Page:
Back around 1931, Marcellus Jacobs (see the Plowboy Interview in MOTHER EARTH NEWS NO. 24) designed a wind-driven generator of electricity. It was good. So good that now — over 40 years later — every commercially successful windplant currently being manufactured anywhere in the world is still more or less a Chinese copy of Jacobs' unit.
Over the decades, of course, many other inventors have tried to improve — or replace — the Jacobs windplant with modifications of the basic unit or completely new designs of their own. Not a single one seems to have had much luck in that endeavor ... so far but that hasn't discouraged a steady stream of new experimenters from trying to beat Marcellus at his own game year after year after year.
Now that a goodly percentage of the earth's human population is finally beginning to realize the finite nature of the planet's fossil fuel reserves and is interested in learning more about wind power, the search for more efficient windplant designs has suddenly grown even more intense ... and a sampling of the latest work in the field is shown on the pages that follow.
We have a service to offer anyone building a windplant: complete design of the blades (with templates) plus generator, transmission, and tower strength considerations. Just provide the following information:
 Average power needed, in watts
 Average wind at site, in mph
 Average temperature at site, in degrees F
 Altitude of site, in feet
 Type of transmission
[a] direct drive
[c] timing belt
[d] V belt
 Number of shafts in transmission
 Generator efficiency, if known (if not, just give nameplate data)
The cost of the full service is $5.00, and we'll also rent you a wind velocity meter for $1.00 plus $5.00 returnable deposit.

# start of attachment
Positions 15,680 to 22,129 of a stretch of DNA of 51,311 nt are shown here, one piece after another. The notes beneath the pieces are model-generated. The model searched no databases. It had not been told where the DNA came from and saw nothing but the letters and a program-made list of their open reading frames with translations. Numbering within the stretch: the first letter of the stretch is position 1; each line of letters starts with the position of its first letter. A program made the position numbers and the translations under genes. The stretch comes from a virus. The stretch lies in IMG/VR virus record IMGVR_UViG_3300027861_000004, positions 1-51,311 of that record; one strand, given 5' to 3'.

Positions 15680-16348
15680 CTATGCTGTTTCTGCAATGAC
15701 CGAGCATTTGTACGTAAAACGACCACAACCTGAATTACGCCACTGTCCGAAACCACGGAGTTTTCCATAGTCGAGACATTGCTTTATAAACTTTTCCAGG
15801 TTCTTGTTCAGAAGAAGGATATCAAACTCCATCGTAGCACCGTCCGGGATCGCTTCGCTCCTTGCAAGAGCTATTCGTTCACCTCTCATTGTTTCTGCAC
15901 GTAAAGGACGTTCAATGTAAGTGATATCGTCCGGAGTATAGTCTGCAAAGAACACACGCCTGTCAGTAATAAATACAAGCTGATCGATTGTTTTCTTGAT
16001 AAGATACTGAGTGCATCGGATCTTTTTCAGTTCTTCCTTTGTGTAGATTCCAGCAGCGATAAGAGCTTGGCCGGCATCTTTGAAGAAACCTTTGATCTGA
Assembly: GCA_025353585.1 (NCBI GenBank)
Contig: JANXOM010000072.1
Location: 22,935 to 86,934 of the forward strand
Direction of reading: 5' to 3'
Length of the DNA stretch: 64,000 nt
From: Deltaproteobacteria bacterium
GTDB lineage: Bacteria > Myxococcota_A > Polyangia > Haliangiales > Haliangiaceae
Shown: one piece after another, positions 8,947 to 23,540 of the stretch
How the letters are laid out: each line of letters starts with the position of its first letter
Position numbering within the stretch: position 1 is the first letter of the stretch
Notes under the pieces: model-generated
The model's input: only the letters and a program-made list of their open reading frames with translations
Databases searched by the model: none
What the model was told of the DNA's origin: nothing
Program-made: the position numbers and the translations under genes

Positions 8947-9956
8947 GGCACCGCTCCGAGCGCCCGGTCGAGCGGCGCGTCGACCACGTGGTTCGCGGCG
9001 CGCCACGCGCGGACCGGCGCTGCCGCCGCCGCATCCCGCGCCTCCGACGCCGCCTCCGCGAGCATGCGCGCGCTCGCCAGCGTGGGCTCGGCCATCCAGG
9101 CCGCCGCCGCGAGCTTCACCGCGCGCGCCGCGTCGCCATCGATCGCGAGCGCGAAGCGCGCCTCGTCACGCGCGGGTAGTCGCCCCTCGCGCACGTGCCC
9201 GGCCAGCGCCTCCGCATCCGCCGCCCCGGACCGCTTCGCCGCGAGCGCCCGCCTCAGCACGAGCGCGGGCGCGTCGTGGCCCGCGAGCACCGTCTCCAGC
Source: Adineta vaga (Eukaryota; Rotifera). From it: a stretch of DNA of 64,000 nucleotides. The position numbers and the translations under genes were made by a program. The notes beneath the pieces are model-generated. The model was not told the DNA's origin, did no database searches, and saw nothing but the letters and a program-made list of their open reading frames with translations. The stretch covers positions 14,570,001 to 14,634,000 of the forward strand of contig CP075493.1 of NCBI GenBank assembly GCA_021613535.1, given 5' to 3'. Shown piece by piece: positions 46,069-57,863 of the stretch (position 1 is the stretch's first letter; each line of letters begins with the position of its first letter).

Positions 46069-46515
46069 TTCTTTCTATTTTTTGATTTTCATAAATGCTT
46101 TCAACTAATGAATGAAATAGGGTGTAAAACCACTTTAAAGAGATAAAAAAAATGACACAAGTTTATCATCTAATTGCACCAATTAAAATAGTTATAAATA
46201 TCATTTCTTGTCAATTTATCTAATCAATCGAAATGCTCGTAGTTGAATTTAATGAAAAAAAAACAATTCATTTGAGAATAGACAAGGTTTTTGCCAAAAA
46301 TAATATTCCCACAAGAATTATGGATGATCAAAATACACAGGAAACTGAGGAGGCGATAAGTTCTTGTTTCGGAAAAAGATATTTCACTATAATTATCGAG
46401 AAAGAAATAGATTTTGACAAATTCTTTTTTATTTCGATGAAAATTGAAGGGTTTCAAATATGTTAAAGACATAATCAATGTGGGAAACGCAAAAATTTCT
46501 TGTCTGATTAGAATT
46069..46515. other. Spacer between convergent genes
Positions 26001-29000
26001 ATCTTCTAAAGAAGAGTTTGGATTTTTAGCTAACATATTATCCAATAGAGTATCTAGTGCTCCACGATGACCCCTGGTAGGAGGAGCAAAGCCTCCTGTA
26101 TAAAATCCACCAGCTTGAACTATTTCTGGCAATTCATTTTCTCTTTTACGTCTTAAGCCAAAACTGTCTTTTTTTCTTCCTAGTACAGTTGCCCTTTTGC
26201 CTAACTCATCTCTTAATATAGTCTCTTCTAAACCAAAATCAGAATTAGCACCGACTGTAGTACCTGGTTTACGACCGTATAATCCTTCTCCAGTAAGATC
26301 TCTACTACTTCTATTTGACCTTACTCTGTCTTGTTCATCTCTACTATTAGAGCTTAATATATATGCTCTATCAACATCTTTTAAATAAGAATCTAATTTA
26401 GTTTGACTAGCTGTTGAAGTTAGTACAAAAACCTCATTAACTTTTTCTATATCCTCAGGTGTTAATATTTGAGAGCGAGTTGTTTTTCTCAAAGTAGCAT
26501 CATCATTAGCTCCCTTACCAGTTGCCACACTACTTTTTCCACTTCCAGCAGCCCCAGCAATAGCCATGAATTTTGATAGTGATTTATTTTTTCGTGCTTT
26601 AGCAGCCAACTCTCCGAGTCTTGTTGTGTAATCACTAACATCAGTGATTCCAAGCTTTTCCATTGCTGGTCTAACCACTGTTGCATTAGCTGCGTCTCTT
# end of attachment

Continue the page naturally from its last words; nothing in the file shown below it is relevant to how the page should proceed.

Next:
There's a lot going on in the field of wind power these days ... and folks who are trying to keep abreast of current developments might want to check out a new publication, Wind Power Digest, edited by Mike Evans of Bristol, Indiana. Mike describes the first issue now available as "really an access catalog to wind power systems, designed to convey as much general information as possible ... and hopefully to encourage a reader response cycle to keep the magazine going." Whether or not that happens, Wind Power Digest No.1 may turn out to be something of a collector's item if it lives up to its table of contents:
 Photographs, drawings, and informational reviews of all available electric-generating and water-pumping windmills, including Aerowatt, Dunllte, Electro, Winco, Lubing, Jacobs, Dempster, Baker, and Aermotor. Also listed are four windplant designs now being researched for possible marketing: American Wind Turbine, Zephyr Wind Dynamo, Sailwing, and Helion 12/16.
 A Plans section including reviews of the Sencenbaugh 02 Powered Delight, Windworks, Sailwing, and 1 Footer, Earthmind's S-Rotor, Brace Research S-Rotor, and a number of other miscellaneous plans.
 A look at Jim Sencenbaugh's new windplant kit.
 Listings of various wind systems components, including batteries. inverters. miscellaneous, electronics, towers, back-up generators, and windspeed measurement equipment.
 Listings of 18 companies which now market various wind power systems and components.
 Reviews of the 14 most valuable publications currently available in the wind power field.
 Reports on the groups researching wind power, including a complete rundown on the activities of Brace Research Institute during the past 14 years.
 Several features, including Bill Goddard's "An Introduction to Helion", an interview with Environmental Energies of Detroit, and an article by Winnie Red Rocker.
That's a lot of useful material right there and Mike is prepared to leave it at that if he must. He'd much prefer to publish regularly, however, and is all set to do so if No. 1 is well received. Which means, alternative energy freaks, that the future of Wind Power Digest is up to you.
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